Macron faces angry voters

French President Emmanuel Macron faced angry healthcare workers in the eastern city of Mulhouse who urged him to add more beds and “improve working conditions”. One care worker told him young people did not want to work seven days a week at a salary that is not decent. Another said that they did not feel that pay had gone up, adding that the president should give care workers the means to treat people. Both second-round presidential candidates, Macron and Marie Le Pen, will want to try to convince those who voted for Jean-Luc Mélenchon in the first round to support them in the runoff. Mélenchon came third in the presidential election, with around 21% of the vote. While Mélenchon urged voters not to support Marine Le Pen, he did not tell them to vote for Macron.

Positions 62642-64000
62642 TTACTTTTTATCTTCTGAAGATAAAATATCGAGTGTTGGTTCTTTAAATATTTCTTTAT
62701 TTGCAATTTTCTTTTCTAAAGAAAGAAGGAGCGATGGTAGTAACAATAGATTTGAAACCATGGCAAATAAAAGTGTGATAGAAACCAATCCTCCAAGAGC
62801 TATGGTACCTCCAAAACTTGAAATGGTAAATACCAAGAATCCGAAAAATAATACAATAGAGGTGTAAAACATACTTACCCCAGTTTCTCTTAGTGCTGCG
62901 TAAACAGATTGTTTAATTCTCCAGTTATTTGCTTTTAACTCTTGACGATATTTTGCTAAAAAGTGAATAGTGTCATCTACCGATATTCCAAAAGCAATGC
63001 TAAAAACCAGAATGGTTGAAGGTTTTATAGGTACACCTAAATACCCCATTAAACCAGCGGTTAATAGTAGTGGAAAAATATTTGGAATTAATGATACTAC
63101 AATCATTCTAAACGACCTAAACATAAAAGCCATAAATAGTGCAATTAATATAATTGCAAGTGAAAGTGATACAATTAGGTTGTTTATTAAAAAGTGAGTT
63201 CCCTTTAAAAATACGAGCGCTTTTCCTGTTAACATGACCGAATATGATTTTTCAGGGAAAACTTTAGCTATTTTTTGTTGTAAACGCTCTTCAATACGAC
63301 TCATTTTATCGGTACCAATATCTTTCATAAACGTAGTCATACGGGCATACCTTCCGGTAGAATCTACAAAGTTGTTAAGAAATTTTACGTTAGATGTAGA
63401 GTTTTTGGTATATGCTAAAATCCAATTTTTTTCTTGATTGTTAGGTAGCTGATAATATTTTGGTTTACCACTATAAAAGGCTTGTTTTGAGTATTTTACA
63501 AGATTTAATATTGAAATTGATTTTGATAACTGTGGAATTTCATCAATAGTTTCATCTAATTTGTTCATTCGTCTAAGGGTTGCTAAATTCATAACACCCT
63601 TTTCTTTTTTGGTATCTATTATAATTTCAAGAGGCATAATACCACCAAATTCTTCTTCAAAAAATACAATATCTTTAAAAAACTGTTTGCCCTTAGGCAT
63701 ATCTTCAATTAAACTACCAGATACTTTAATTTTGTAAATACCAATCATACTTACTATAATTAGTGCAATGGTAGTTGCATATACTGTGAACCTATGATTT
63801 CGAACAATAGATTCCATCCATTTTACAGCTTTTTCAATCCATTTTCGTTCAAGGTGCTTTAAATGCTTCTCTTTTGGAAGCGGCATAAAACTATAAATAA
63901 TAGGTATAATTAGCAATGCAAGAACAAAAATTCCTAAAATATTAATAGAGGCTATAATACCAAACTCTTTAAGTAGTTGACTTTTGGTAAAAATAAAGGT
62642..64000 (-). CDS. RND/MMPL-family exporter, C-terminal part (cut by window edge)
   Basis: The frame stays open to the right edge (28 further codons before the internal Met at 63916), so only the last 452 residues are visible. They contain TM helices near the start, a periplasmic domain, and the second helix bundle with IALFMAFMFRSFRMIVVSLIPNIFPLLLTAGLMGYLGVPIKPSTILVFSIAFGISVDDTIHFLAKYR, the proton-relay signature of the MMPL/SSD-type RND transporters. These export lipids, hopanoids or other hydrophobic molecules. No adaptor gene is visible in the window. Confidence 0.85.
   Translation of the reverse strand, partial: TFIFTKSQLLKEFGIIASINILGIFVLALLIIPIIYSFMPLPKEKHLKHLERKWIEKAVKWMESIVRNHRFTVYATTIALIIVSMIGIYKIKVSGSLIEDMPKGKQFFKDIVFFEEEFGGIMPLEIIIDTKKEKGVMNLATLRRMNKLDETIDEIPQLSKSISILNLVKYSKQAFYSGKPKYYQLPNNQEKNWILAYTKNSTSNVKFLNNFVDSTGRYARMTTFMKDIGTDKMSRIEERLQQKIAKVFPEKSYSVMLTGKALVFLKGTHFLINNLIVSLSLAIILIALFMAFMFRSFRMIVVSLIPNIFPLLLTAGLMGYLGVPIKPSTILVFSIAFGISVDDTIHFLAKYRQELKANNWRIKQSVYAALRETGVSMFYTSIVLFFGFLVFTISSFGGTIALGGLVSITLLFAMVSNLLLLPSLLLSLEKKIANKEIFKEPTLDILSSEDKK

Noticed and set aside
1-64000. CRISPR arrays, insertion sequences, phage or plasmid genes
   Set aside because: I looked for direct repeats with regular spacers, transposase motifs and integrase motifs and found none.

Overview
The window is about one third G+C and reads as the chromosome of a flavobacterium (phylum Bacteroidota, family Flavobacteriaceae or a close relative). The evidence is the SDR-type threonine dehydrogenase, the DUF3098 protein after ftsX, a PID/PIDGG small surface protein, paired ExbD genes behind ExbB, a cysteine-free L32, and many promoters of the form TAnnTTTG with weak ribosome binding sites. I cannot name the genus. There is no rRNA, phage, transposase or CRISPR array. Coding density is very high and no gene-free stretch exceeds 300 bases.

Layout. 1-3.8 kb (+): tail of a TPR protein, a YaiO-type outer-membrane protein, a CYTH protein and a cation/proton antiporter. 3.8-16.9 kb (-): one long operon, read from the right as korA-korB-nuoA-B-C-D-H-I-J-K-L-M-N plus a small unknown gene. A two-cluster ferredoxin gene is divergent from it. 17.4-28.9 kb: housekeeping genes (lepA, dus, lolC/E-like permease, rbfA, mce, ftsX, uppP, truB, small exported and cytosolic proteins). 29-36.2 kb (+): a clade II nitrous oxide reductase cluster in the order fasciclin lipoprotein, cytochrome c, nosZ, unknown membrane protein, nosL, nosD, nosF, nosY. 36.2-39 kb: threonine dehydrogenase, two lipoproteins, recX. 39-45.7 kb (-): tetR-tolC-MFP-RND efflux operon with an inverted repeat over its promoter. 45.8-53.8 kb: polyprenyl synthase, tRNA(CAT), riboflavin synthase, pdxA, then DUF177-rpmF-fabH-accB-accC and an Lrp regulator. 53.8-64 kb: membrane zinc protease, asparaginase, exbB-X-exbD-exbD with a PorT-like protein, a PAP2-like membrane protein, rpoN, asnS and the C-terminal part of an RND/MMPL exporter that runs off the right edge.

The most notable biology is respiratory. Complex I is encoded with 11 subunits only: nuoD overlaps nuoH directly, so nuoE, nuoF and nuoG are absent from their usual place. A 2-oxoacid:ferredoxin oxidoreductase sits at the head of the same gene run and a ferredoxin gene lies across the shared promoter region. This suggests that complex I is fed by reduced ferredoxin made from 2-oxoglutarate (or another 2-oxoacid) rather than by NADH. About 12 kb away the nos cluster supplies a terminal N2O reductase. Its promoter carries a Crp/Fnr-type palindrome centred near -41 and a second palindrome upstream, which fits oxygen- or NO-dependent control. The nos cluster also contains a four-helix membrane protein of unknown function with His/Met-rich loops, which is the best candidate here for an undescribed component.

Football: King Karim’s extra-time header seals semi-final spot

Karim Benzema’s extra-time goal put Real Madrid into the Champions League semi-finals despite a 3-2 defeat to holders Chelsea last night. Goals from Mason Mount, Antonio Rudiger and Timo Werner overturned Real Madrid’s 3-1 advantage from the first leg last week, but Rodrygo’s sublime volley forced the tie into extra time. Benzema, who scored a hat-trick at Stamford Bridge, had the final say, though, thundering home a header six minutes into extra time to seal a 5-4 aggregate victory.  Carlo Ancelotti’s side will now face either Atletico Madrid or Manchester City, with Pep Guardiola’s side holding a 1-0 lead from the first leg.

Despite dominating the match, Bayern Munich crash out